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Chinese online video service, iQIYI said Thursday that it plans to boost its paid subscription offering by buying or producing 40 new shows in 2016.
The company, a subsidiary of Chinese search giant Baidu, said it will spend half of its annual budget on the content ramp-up. What sort of mix between Hollywood and local content it would seek to acquire, the company didn’t say.
China’s streaming video market has expanded rapidly in recent years, and top services, including iQiyi, have launched subscription services for their premium libraries of licensed content. Last week, iQiyi signed a deal with Lionsgate for rights to a package of titles including the last Hunger Games film, the next Divergent installment, and action thriller Deepwater Horizon.
According to iQIYI, its video services serve 500 million monthly users and some 5 million paying subscribers.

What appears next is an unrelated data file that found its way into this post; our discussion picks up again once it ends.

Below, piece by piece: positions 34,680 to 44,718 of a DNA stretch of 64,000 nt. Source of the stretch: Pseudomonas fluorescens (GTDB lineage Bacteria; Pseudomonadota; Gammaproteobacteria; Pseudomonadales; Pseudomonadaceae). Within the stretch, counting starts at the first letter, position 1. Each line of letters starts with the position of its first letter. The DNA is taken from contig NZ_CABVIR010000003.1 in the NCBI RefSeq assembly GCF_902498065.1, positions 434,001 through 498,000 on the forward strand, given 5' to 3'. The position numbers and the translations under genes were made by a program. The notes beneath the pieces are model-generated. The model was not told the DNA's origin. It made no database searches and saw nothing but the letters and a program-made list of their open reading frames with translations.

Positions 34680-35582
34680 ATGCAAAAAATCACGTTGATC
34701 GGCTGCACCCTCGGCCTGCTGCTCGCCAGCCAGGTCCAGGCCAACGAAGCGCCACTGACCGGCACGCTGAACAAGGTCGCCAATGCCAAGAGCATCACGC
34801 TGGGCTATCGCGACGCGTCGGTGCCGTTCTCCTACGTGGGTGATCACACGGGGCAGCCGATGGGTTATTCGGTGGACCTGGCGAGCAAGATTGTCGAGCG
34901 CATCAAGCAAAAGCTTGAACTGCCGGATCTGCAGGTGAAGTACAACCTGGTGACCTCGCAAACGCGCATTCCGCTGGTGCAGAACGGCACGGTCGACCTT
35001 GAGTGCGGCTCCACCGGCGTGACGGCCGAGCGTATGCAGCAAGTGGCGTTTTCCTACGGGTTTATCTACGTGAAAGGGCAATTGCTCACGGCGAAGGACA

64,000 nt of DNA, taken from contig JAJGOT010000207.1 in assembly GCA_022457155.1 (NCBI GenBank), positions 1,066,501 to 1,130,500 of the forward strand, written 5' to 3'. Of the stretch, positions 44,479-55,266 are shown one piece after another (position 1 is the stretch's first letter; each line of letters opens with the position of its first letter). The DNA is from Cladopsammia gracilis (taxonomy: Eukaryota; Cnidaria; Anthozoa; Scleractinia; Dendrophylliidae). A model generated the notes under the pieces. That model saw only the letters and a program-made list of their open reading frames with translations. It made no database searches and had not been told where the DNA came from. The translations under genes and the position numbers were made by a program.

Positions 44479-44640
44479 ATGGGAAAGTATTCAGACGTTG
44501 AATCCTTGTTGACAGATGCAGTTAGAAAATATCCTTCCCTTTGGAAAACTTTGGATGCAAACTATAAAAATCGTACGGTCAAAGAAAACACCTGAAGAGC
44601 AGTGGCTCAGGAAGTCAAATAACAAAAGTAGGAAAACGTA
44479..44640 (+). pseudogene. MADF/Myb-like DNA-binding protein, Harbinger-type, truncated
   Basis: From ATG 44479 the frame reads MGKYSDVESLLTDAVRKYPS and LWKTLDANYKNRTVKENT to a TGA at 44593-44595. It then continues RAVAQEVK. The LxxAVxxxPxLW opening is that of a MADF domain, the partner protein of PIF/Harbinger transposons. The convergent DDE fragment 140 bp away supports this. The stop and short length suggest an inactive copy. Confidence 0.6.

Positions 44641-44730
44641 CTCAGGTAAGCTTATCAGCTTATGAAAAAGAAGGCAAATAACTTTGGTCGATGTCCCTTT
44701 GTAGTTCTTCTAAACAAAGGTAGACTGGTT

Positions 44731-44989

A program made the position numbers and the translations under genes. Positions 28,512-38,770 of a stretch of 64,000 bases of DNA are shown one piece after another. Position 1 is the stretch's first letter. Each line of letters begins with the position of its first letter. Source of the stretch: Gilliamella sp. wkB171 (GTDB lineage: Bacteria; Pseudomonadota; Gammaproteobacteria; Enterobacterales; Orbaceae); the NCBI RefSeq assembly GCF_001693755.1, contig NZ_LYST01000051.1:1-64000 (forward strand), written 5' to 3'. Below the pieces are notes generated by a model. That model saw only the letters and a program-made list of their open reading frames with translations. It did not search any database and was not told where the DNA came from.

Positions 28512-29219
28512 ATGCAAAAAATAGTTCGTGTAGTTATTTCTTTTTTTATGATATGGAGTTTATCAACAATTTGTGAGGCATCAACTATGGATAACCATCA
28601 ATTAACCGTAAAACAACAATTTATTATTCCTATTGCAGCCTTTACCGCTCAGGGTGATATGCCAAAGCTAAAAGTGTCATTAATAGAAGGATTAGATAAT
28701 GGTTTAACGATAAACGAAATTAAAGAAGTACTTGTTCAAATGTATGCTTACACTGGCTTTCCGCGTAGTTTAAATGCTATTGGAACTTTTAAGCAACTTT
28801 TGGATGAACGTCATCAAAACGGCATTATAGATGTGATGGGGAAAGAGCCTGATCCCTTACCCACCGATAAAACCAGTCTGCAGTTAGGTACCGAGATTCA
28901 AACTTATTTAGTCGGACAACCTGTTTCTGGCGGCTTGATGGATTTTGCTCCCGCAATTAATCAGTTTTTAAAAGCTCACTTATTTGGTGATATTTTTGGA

The company also announced Tuesday that Chinese stars, Yang Yang, Angelababy and Huang Bo will become image ambassadors for its subscription business.
“We are confident that subscription revenue will become a major revenue source for iQIYI, and we will continue to invest to provide the best premium content and user experience for our paid subscribers,” said Xianghua Yang, iQIYI senior vice president.
Over the past year, iQIYI has also begun producing content in-house. It’s original TV series Notes of Tomb Raiders attracted some 2.4 billion views over the summer. The company’s next series Shu Shan Zhan Ji is being offered to paying subscribers in advance of a planned cable TV broadcast next year — another effort to boost iQIYI’s subscriber base.
The service says its over 6,000 film and TV titles in its library, 2,500 of which are major Hollywood studio productions.
China’s fiercely competitive online video space has emerged as a lucrative new sales channel for international content producers. In July, iQIYI bought Internet broadcast rights to 800 existing and future movies from Paramount.
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